3 Types of Travel Jobs (And Which One Is Best For You)

3 Types of Travel Jobs (And Which One is Best For You!)
3 Types of Travel Jobs (And Which One is Best For You!)

Looking for a travel job? There are many posts online that list the various travel jobs out there, like teaching English, working for a summer camp, or running an online business anywhere in the world. You might skim one of those lists and go, hmm, that sounds cool or yeah, I'd never do that.

But how do you know which travel job is right for you?

Since time is such a big factor when it comes to traveling, the length of time you'll be working your travel job is the best place to begin in terms of figuring out which travel job is right for you.

It helps to first categorize these types of jobs into their length of time:

  • Short-term
  • Long-term
  • Open-ended

Getting a Travel Job: The Three Types (And Which One Is Best For You)



A short-term travel job could be anywhere from a day to a few months. Short-term jobs typically have a contract that lines out how long the opportunity is.

Some benefits about short-term work + travel opportunities include the ability to fit into your current schedule (like if you have a break off of school or vacation time with work), and allow you to "test the waters" before fully committing if you're contemplating returning for a longer period.

A few examples of short-term travel jobs are:

  • Seasonal positions, like working at a summer camp or ski resort
  • Internships
  • Freelance work
  • Work Away or WWOOF
  • Volunteering


Long-term travel jobs typically last six months or longer, but still have an "end date."

Benefits of working long-term could be moving somewhere new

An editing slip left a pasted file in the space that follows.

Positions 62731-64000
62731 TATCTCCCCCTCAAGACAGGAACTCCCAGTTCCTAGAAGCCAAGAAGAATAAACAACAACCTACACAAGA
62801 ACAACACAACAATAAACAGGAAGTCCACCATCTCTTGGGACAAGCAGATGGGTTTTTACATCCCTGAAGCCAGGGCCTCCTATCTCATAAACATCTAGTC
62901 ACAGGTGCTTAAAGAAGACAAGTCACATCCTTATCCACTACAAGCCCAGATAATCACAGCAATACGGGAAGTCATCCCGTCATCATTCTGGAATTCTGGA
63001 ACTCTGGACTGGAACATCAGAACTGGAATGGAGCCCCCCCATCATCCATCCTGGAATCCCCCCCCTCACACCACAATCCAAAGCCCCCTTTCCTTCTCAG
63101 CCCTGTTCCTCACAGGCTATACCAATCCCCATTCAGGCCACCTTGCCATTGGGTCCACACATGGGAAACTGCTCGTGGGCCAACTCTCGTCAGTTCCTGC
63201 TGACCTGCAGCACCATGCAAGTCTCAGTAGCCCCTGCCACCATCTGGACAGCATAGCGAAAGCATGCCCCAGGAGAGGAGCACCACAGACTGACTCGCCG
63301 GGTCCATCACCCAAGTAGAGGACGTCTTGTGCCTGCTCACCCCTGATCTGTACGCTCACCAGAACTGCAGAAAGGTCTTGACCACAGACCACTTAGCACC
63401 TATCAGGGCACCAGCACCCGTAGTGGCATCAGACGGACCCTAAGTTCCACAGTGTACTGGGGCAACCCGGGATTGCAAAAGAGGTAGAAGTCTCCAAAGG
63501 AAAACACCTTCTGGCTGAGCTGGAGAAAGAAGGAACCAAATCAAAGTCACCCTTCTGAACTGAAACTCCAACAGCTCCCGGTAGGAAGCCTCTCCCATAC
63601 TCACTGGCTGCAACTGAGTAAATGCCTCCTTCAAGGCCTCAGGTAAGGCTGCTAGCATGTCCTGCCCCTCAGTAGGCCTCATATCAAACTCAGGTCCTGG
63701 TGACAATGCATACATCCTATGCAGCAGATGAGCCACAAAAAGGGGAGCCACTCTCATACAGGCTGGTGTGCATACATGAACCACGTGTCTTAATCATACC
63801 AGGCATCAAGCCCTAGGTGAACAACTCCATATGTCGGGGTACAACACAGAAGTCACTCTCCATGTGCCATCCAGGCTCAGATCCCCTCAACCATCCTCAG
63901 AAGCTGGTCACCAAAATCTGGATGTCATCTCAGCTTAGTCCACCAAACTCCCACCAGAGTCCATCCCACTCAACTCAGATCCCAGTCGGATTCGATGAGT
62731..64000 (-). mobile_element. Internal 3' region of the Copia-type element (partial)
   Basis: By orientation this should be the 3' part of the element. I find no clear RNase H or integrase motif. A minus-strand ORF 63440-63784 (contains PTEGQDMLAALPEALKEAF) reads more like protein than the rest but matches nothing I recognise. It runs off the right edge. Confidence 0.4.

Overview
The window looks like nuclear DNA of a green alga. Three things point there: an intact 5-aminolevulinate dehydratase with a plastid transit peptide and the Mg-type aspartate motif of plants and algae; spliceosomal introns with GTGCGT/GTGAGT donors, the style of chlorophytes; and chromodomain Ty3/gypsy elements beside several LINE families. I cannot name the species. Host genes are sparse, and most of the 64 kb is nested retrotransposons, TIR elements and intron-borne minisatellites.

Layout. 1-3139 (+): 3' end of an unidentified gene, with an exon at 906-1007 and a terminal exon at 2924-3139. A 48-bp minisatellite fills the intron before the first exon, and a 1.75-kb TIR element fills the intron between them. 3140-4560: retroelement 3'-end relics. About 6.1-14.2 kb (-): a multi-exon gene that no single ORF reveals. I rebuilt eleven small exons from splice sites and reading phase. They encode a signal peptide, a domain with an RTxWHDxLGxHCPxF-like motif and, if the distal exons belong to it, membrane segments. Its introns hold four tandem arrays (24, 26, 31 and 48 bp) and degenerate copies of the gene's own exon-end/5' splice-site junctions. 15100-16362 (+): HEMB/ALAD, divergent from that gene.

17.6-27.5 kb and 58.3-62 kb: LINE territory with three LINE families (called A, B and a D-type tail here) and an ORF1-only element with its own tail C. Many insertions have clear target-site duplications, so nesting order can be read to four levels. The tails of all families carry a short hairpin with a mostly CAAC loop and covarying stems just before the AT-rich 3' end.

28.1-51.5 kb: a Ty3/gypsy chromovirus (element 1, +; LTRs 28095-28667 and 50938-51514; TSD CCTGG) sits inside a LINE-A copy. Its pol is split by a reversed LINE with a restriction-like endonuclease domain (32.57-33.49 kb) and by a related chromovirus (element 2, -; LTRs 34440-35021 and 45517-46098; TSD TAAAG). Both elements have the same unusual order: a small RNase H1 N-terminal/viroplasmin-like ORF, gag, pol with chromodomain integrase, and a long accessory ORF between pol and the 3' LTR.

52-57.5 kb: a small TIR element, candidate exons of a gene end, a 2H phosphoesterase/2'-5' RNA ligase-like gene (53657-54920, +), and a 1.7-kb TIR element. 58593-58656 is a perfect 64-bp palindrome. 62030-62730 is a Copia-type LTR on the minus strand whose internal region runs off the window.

Some long-term travel jobs include:

  • English teacher
  • Peace Corps
  • Working holiday visa (such as the visa for Americans under 30 years old to live and work in Australia or New Zealand for up to a year)
  • Au Pair (live-in nanny for a family)
  • Cruise ship staff
  • Tour guide


A work + travel opportunity that's open-ended would be working with no foreseeable end, such as working remotely or running an online business. It is open-ended and there is no end date.

Many open-ended travel jobs require time building up to be able to work for however long. If you want to live a work + travel lifestyle forever, consider making these jobs happen.

A few examples of open-ended work + travel jobs include:

  • Working your regular job remotely
  • Running an online business from anywhere in the world
  • Full-time travel blogger
  • Full-time freelancer
  • Working in hospitality (such as tourism or the hotel industry, as there are tours and hotels all over the globe)
  • Jobs that require traveling for work often

Now that we've covered the basics of working short-term, long-term, or open-ended, consider your current situation:

Are you currently employed?

Are you looking for a new job, or do you want to work + travel during vacation time?

Are you starting a business, and if so, can you run it from anywhere?

Once you've reflected on your situation you can decide which time frame is best for you at this time.

Maybe to start you'll try something short-term, and then when the timing is better do something more long-term.

Or maybe you want to be a full-time travel blogger, but since it often takes a lot of time getting to the point of taking it full-time, you'll work + travel long-term while building your blog on the side.